LOS ANGELES â€” Here in California, Democrats have just one candidate for governor (and he has already done the job), and state lawmakers from both parties seem incapable of passing even modest legislation without a meltdown.
But while the stateâ€™s political class may be languid, a sea of residents is not. Nearly 31,000 of them have raised their hands for the complex and highly bureaucratic task of redrawing the districts of the State Legislature and of the State Board of Equalization, which administers certain taxes â€” the only citizen effort of its kind in the country.
â€œAs you know, California is in a mess,â€ said one of those citizens, Gordon G. Bernstein-Potter, a member of the Green Party from Vacaville. â€œIâ€™m a native of California, and I want to help in some small way to bring California back.â€
The wild popularity of the redistricting commission reflects the political climate around the country and in California in particular, where voters have become disgusted with the stateâ€™s budget crisis and capitol gridlock. Further, the state has a well-oiled reform industry of sorts, fueled by voter initiatives and money.
â€œThis is just a sign of just how engaged or enraged people are by the political process,â€ said Shaun Bowler, a professor of political science at the University of California, Riverside.
Like every other state, California redraws its legislative boundaries every 10 years to reflect new population data. That job had been left to lawmakers â€” at times with the intervention of the California Supreme Court â€” but in 2008, voters (barely) passed a ballot measure supported by Gov. Arnold Schwarzenegger, a Republican, and various election reform groups that transferred the responsibility to a Citizens Redistricting Commission.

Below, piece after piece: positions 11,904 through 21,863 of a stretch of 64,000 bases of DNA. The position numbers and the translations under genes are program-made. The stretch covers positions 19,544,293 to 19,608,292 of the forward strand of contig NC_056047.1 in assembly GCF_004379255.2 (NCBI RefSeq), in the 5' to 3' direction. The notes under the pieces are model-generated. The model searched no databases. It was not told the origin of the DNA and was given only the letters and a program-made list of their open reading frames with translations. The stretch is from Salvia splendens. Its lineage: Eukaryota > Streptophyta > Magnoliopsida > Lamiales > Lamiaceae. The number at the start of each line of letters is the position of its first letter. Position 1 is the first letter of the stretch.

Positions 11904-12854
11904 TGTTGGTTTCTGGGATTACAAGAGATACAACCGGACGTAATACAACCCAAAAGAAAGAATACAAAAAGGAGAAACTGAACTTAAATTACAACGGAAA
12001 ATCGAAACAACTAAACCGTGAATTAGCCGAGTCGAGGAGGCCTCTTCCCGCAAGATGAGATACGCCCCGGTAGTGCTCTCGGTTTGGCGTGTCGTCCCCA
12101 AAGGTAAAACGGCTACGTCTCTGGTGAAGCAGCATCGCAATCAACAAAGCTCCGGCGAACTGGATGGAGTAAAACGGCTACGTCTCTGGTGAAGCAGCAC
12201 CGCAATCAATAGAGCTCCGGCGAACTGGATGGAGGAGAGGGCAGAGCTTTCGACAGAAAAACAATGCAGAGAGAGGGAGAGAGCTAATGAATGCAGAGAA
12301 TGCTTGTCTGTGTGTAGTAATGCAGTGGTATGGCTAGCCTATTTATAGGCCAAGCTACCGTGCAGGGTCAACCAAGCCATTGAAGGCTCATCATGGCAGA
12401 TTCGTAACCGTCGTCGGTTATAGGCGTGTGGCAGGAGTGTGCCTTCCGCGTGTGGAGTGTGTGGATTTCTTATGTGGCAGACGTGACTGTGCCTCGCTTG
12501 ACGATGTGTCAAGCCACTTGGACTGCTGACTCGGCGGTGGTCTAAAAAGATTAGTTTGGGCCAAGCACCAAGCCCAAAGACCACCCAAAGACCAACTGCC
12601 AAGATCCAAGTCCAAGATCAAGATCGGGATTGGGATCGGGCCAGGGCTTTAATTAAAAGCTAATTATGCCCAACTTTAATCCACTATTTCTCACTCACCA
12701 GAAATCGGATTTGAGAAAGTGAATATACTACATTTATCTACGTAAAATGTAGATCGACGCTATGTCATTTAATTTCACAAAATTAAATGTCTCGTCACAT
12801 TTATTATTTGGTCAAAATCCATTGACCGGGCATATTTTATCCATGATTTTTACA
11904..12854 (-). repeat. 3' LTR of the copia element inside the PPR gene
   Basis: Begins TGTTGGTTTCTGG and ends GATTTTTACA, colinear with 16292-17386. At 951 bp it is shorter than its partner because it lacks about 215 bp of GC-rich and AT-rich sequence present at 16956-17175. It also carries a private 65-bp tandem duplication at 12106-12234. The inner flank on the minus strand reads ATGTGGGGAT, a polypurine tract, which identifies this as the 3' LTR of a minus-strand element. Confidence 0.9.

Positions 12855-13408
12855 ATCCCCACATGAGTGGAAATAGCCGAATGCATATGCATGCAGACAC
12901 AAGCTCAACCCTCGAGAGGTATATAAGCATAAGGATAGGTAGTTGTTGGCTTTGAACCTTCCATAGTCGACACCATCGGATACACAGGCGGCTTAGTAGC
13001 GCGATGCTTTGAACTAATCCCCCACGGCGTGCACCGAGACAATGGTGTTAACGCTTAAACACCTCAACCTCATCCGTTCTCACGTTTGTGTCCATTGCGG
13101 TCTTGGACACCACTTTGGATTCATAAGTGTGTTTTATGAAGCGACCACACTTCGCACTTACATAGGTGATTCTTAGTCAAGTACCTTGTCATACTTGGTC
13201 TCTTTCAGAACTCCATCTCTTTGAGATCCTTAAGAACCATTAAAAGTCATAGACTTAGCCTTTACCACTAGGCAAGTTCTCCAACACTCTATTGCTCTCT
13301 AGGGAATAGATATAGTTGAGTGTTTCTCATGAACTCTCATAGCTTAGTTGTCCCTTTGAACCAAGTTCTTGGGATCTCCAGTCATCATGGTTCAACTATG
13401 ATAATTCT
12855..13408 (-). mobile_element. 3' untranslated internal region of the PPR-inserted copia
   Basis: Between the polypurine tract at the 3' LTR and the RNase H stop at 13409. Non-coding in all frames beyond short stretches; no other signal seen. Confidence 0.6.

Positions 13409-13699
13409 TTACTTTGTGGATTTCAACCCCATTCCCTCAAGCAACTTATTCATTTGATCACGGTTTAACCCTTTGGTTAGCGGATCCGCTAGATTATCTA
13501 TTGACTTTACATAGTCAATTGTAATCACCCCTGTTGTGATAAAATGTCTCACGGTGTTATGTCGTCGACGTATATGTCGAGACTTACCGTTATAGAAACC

Now, a review panel is plowing through the roughly 26,000 applications that made the first cut â€” about 5,000 did not meet the basic criteria â€” to find 14 commission members. In California, a state of 37 million people with some legislative districts more populous than many other statesâ€™ Congressional ones, the potential realignment of power and money is lost on few.
The applicants include Linda Crase, who was recently laid off from her job as a hospital executive and who longs to â€œmake a differenceâ€; and Jade Keala Agua, a 26-year-old employee at the University of Southern California who wants to ensure that Asians and other minorities are represented.
Redrawing legislative districts in the countryâ€™s most populous state is clearly daunting. In a Harvard working paper on redistricting, Roland G. Fryer Jr. and Richard T. Holden concluded that the number of possible ways to construct political districts in California was â€œlarger than the number of atoms in the universe.â€
But only slightly less confounding is the process for getting a spot on the commission. First, a panel from the state auditorâ€™s office will review the application materials, which include letters of recommendation and personal essays from commission hopefuls. The panel will then somehow identify 120 of the most qualified applicants â€” 40 Democrats, 40 Republicans and 40 that are either independent voters or members of other parties â€” interview them and winnow the number down to 60, 20 from each subset.
In early October the auditor is expected to hand over the 60 names to the stateâ€™s four legislative leaders, who will have until Nov. 15 to eliminate two names each from the three subsets. From the remaining people, the state auditor, Elaine M. Howle, will randomly draw the first eight commissioners â€” three Republicans, three Democrats and two others â€” and those eight will then select the remaining six members. The final outcome will be five Republicans, five Democrats and four others.
Applicants range from professors, doctors, lawyers and businessmen to the unemployed. There are those whose family incomes exceed $250,000, and those who are barely getting by. All must have voted in the last few elections, and some have had political jobs.
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